Many of us daydream about escaping into an imaginary parallel universe. The good news is that Britain has its own genuine, and literally parallel, universe that we can escape into at any moment. It’s the National Cycle Network that threads its way quietly and meanderingly over, under and alongside our gridlocked main roads and our daily lives.
Once you try it, you’ll fall in love with supposedly ‘broken Britain’ all over again. You’ll be reminded that it’s a country of dog-walkers, rivers, farms and front gardens. And you don’t have to wear Lycra to do this. You just need ordinary clothes, plus KitKats, Thermos and sandwiches, and off you trundle at 8 mph.
You might have seen the National Cycle Network signs, red on blue, beckoning you off the road on to a smaller lane. Once you notice one, you’ll start spotting them everywhere, discreetly glued on to lampposts all over the country. Route 1 meanders from Dover to the Highlands; Route 2 from Dover to St Austell; Route 3 from Land’s End to Bristol; Route 4 from Greenwich to Fishguard. Route 61 happens to go from St Albans to Windsor, and there are many others. The long ones would take years to complete at my rate of 25 miles per day, but completing them is not the point. Pedalling through Britain at its most gentle, from settlement to settlement, is the point.
The routes were designed by the charity Sustrans, which might put you off. I hate the name Sustrans, which sounds vaguely like a Latin gerundive but is in fact an unattractive copulation of two words. And I don’t like being made to feel I’m doing a bike ride in order to pursue a sustainable mode of transport. I do it for the pure joy of it. The designers, though, are in every other way kindred spirits to me. Like the best eccentric schoolmaster who deviates from the official subject and goes off on a much more interesting tangent to do with his own enthusiasms, the designers of the National Cycle Network are always veering off, taking you on the romantic route through the orchard, never mind if it takes longer, and they educate and inspire you in the process. In the era of satnavs programmed always to calculate the quickest course, this is the much-needed antidote.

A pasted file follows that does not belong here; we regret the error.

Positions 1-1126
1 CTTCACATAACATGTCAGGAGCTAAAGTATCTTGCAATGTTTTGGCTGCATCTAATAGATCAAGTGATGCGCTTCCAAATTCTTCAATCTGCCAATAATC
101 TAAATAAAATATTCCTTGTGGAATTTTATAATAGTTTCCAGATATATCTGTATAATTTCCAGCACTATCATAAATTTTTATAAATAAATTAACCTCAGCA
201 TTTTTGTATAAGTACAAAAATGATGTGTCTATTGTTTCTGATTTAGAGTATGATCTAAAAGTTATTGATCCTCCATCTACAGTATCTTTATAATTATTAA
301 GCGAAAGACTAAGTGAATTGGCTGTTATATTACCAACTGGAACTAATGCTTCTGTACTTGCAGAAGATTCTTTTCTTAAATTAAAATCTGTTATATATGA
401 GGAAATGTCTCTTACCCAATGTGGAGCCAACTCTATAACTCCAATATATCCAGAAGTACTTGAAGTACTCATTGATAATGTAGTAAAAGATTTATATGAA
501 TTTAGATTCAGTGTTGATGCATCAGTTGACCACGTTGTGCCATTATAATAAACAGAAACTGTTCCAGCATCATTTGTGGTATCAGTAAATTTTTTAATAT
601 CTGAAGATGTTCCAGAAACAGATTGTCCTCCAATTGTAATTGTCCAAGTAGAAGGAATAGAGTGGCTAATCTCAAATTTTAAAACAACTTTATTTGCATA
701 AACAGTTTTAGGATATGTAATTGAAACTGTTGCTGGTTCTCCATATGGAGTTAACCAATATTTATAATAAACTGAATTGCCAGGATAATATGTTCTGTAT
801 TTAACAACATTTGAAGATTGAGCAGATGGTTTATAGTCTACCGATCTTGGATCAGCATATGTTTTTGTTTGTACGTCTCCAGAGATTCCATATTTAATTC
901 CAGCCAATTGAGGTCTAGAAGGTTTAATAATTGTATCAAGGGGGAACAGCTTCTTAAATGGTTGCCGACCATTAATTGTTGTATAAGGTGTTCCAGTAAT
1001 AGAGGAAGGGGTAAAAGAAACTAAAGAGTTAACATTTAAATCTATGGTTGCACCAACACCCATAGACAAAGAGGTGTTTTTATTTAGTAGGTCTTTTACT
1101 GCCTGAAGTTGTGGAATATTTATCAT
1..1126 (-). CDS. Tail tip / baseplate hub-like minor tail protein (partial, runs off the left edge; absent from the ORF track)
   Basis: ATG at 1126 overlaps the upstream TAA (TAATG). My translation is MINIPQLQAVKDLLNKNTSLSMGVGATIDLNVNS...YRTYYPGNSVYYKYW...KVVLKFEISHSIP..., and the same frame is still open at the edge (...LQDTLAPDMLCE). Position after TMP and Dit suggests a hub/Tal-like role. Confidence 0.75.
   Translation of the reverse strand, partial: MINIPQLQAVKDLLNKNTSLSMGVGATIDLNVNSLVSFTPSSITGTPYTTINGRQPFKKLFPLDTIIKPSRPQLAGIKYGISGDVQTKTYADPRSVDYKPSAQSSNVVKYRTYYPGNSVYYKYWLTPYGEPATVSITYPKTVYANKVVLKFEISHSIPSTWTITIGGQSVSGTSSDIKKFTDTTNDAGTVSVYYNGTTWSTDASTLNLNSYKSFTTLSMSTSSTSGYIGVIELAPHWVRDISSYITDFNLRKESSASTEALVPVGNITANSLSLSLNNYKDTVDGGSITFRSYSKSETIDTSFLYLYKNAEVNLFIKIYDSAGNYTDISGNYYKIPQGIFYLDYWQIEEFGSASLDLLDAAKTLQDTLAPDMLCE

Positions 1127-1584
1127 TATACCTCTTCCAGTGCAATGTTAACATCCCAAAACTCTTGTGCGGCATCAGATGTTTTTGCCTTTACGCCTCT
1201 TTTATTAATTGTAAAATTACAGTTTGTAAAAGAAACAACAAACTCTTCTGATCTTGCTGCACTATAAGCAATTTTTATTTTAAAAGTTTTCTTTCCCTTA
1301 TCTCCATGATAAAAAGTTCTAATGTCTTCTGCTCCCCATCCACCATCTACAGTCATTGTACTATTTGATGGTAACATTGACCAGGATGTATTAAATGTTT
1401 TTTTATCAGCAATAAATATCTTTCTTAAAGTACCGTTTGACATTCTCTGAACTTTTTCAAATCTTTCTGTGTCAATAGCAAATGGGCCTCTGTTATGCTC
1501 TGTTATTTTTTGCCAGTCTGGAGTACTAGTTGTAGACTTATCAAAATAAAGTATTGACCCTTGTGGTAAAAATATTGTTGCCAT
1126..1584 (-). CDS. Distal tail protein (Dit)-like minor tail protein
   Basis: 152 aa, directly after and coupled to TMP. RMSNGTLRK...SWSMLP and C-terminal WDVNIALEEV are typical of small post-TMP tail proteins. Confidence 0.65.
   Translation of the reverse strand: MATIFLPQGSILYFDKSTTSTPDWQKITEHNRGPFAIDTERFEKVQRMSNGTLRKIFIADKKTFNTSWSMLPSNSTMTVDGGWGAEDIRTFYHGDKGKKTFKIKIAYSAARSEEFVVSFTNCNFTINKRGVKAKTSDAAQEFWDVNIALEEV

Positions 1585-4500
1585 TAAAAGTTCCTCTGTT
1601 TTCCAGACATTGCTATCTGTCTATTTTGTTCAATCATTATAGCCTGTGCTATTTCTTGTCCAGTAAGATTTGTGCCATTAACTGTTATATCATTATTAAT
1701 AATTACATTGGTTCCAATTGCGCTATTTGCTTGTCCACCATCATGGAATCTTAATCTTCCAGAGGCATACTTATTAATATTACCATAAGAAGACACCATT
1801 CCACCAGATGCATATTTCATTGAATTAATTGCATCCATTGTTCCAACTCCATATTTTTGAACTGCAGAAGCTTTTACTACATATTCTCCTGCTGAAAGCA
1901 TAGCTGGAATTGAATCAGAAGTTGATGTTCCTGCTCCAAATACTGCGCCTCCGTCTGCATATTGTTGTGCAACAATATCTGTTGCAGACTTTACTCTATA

‘What are they going to throw at us next?’ I’ve often wondered, as I’ve drifted through un-famous bits of Kent, Berkshire and Essex following the ever-reassuring ‘1’ or ‘4’ signs, which make me feel some guardian angel is steering me into undreamed-of corners of the country. How, without these route designers and their ‘Slow Britain’ agenda, would I ever have discovered the disused railway line that goes eastwards from Hadleigh in Suffolk? Or the suburban charms of California on the outskirts of Ipswich? Or the fields to the west of Maidenhead through which, magically, there are cyclable paths?
It feels like a very old Britain, one of lanes and drovers’ roads; much more meandering than Roman Britain. Settlements grow outwards, but on a bike you approach them in the other direction, along their small back roads, through allotments, playing fields and housing estates. You see, and briefly experience, thousands of other lives you could happily have lived: parallel lives in a parallel universe.
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